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The Way of Bay

The noble bay laurel (Laurus nobilis, in fact) harkens back to ancient Greece, when kings were crowned with wreaths of bay and Olympic champions were awarded bay garlands. An evergreen relative of camphor and sassafras, the tree is native to Asia Minor and the Mediterranean area but is now cultivated in many other regions.

With a smooth, olive-green or reddish bark, it grows to a height of about 25 feet in Britain (where it’s also known as sweet bay and laurel) and in warmer climates to as much as 60 feet. The leaves are alternate, elliptical, dark green and shiny, with short, 3- to 4-inch stalks. Clusters of small yellow flowers bloom in the spring and are followed by shiny purple/black berries.

Cooking with Bay

Despite its historical significance as a medicinal and celebratory plant, bay is now renowned mostly for its contributions in the kitchen. It’s a key ingredient in French and Mediterranean dishes, including pâté, bouillabaisse, and bouillon and — along with other seasonings like parsley and thyme — in bouquet garni. You’ll also find it in Spanish and Creole cooking, where it flavors shellfish, pickling brines, marinades, sauces, and many fish dishes. In American kitchens, bay is found in hearty everyday tomato sauces, gravies, soups and chilies. Try it in any grain, meat, or bean dish, too.

Bay’s sweet, balsamic scent is quickly apparent, but it takes a while for its flavor to permeate foods, so add it to dishes—like hearty soups, gravies and stews, stewed chicken, pot roast or poached fish—early on. Use just one or two leaves for most dishes of six servings. Be sure to remove the whole leaves before serving, because they’re bitter and sharp and can be dangerous if accidentally swallowed. (No, they’re not poisonous, though some people have an allergic reaction to the essential oil.)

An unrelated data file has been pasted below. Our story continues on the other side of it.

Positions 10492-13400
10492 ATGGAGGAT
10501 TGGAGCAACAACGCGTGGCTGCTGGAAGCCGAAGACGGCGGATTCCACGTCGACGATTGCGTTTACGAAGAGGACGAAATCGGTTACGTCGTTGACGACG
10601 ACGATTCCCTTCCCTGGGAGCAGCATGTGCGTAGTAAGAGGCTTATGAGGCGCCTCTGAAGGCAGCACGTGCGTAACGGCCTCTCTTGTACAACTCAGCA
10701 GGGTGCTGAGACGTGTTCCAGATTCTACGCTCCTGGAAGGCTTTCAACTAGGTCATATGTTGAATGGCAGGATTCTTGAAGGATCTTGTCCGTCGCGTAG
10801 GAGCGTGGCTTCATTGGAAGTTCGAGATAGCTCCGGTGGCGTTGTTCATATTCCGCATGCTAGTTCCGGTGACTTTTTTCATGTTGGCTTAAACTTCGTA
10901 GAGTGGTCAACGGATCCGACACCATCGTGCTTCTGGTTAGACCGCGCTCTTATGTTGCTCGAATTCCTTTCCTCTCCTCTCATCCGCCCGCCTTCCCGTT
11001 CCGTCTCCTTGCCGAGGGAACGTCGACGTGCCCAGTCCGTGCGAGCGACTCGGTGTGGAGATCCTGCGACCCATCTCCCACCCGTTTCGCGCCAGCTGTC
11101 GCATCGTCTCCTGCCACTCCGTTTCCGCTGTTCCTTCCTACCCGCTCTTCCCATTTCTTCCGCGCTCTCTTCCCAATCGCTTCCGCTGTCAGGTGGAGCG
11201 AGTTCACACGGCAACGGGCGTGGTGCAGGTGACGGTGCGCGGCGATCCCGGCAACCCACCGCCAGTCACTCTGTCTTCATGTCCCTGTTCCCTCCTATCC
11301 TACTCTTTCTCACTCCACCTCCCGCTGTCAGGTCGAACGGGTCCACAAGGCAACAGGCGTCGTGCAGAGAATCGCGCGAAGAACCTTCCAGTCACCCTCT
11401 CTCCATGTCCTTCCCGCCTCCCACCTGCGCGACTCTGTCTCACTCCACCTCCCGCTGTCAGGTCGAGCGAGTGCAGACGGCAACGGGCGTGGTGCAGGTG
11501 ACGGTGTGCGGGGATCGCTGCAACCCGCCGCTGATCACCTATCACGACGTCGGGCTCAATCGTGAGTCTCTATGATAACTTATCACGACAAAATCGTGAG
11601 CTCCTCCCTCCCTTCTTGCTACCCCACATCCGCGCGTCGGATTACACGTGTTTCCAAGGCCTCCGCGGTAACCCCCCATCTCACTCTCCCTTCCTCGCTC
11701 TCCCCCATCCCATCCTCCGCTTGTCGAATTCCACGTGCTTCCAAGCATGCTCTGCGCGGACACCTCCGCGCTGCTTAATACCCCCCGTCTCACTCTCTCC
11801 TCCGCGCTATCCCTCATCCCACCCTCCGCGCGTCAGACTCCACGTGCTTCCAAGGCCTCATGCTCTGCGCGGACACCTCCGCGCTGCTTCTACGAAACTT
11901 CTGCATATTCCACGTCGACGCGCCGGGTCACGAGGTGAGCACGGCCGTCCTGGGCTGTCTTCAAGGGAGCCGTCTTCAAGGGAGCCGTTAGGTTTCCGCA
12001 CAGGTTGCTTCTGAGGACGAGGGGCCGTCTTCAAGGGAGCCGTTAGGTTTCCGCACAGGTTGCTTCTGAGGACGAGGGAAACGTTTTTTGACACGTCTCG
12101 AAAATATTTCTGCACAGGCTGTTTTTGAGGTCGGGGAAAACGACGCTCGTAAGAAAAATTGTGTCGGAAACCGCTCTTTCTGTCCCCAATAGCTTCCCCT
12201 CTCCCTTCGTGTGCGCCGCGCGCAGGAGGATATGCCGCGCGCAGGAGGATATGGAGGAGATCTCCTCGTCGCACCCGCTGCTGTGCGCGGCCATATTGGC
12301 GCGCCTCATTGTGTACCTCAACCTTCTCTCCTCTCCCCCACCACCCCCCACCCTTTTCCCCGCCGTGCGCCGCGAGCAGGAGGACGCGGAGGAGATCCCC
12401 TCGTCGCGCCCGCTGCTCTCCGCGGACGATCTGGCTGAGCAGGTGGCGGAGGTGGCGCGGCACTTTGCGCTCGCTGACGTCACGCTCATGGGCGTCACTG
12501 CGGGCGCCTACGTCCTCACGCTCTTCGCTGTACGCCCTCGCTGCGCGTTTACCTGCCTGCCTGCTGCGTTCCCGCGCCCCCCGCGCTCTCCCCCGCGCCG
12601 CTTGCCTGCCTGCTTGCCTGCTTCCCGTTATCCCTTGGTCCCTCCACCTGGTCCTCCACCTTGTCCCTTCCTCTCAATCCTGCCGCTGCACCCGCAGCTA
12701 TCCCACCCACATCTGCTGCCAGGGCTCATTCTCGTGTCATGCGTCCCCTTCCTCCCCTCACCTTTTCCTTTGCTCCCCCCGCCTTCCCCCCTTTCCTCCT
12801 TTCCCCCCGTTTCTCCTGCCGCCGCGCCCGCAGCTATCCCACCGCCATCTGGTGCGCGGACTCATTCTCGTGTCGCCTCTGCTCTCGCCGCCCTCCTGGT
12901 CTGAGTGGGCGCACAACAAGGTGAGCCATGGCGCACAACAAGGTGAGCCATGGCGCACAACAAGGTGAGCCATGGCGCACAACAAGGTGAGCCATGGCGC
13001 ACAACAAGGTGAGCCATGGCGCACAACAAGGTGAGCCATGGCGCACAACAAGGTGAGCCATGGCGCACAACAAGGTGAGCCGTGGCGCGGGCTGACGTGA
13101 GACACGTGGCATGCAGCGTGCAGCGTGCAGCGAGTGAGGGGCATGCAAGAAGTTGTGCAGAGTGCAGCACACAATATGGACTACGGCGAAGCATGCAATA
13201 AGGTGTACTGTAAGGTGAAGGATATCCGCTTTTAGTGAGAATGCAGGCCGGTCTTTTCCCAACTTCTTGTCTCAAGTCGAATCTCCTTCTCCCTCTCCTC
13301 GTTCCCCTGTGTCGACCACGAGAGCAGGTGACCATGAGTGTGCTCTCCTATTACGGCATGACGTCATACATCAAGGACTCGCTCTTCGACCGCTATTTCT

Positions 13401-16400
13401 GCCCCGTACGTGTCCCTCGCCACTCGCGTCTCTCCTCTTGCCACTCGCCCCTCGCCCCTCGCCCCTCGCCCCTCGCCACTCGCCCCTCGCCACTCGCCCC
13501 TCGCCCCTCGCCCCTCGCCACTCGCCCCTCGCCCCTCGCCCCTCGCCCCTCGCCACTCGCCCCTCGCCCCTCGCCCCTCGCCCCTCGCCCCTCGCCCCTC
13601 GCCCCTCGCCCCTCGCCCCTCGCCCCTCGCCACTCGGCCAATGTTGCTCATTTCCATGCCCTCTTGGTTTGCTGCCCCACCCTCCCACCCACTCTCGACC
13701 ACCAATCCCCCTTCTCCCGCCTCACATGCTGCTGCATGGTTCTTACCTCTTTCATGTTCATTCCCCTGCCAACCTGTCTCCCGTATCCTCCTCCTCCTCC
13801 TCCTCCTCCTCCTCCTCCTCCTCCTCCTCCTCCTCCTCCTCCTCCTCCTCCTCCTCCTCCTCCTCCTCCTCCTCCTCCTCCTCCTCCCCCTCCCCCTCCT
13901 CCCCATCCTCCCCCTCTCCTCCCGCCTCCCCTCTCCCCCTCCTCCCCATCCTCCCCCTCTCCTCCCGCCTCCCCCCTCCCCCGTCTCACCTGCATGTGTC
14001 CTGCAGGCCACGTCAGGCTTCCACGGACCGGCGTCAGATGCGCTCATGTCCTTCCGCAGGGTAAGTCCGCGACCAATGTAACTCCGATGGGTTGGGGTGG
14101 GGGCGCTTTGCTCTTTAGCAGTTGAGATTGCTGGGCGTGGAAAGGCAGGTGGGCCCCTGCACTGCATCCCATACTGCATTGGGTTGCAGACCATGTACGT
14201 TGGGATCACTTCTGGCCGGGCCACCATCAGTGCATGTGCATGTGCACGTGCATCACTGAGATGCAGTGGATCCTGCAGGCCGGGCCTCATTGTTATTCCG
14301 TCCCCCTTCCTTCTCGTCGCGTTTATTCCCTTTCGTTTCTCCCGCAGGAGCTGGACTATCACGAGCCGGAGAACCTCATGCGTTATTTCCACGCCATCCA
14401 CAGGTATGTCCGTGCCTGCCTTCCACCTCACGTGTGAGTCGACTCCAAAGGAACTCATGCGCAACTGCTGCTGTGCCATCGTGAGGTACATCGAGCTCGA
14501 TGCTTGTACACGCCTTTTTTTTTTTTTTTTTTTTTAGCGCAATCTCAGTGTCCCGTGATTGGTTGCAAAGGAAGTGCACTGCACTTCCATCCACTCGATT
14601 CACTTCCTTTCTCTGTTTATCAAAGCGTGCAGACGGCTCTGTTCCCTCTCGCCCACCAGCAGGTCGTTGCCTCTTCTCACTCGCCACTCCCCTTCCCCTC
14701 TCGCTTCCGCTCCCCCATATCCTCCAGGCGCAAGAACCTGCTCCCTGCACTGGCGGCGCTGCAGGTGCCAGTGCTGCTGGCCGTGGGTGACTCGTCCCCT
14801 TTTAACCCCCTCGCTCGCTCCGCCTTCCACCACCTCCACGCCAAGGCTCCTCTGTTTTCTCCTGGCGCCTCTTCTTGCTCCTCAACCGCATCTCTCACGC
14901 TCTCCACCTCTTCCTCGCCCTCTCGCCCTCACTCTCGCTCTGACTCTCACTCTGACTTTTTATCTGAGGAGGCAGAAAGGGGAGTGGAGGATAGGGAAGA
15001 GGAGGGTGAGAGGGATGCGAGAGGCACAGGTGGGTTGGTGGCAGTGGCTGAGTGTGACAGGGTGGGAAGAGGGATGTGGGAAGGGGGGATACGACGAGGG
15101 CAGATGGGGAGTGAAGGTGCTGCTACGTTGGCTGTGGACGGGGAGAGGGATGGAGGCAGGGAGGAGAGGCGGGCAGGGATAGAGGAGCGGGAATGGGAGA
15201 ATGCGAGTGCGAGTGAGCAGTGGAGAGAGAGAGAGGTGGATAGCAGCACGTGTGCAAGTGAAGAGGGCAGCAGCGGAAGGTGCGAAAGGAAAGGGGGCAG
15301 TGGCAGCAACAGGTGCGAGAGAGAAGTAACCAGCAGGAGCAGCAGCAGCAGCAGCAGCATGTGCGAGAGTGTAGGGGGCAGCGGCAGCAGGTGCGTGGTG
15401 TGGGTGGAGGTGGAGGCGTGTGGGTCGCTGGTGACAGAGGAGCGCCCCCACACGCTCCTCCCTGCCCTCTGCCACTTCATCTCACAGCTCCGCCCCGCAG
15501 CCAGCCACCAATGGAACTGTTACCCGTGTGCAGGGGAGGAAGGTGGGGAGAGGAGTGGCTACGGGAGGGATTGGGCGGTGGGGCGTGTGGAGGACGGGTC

Beans have an affinity for bay leaf, as do stews. Our friends at Frontier Natural Products Co-op offer this savory recipe for a bean bay stew. Combining these ingredients well before serving allows the flavors to meld, even while away from the stove.

Make-Ahead Bean Bay Stew

1 cup chopped yellow onion
1 cup chopped carrots
1 cup chopped celery
2 tablespoons olive oil
1 teaspoon garlic granulated
1/2 teaspoon paprika
1/2 cup black beans, cooked, drained
1/2 cup pinto beans, cooked, drained
1/2 cup butter beans, cooked, drained
1/2 cup red lentils, cooked, drained
2 cups water
2 tablespoons vegetable flavored broth powder
1 can (28 ounces) diced tomatoes
2  bay leaves
1 teaspoon thyme
1 teaspoon celery seed
1 teaspoon dill weed
1/2 teaspoon dry yellow mustard
1/4 teaspoon sea salt
1/4 teaspoon coarse grind black pepper
1/4 teaspoon cayenne (optional)
2 cups sweet potatoes, cooked, peeled and cubed

Sauté onion, carrots, and celery in oil. Add all of remaining ingredients and mix well. Remove from heat and let sit for an hour or more in the refrigerator. Heat to simmer for 15 to 20 minutes just before serving.

Other tips about bay leaves:

If your bay leaves have turned grey, it’s time to replace them because they’ve lost their chlorophyll during storage. Store your new bay leaves in a dry, cool place out of sunlight. (A dark jar or a jar placed in a cupboard is perfect.)
The most important thing to know is that you want authentic sweet bay or laurel leaf, Laurus nobilis. Some spice companies sell a substitute plant, California bay (Umbellularia californica), as bay leaf. However, that plant is inferior as a culinary spice.
In fact, California bay has not been given GRAS status (generally recognized as safe for human consumption) by the Food and Drug Administration, and it’s not listed in the Code of Federal Regulations as a spice. One of the main constituents of California bay, umbellulone, is considered a central nervous system toxin when eaten. And when inhaled, it may cause headache, sinus irritation, and sneezing. The California bay -- which is longer and darker green than sweet bay -- also has a harsher, more camphorous taste.
It’s worth making sure that the bay leaf you purchase is authentic.

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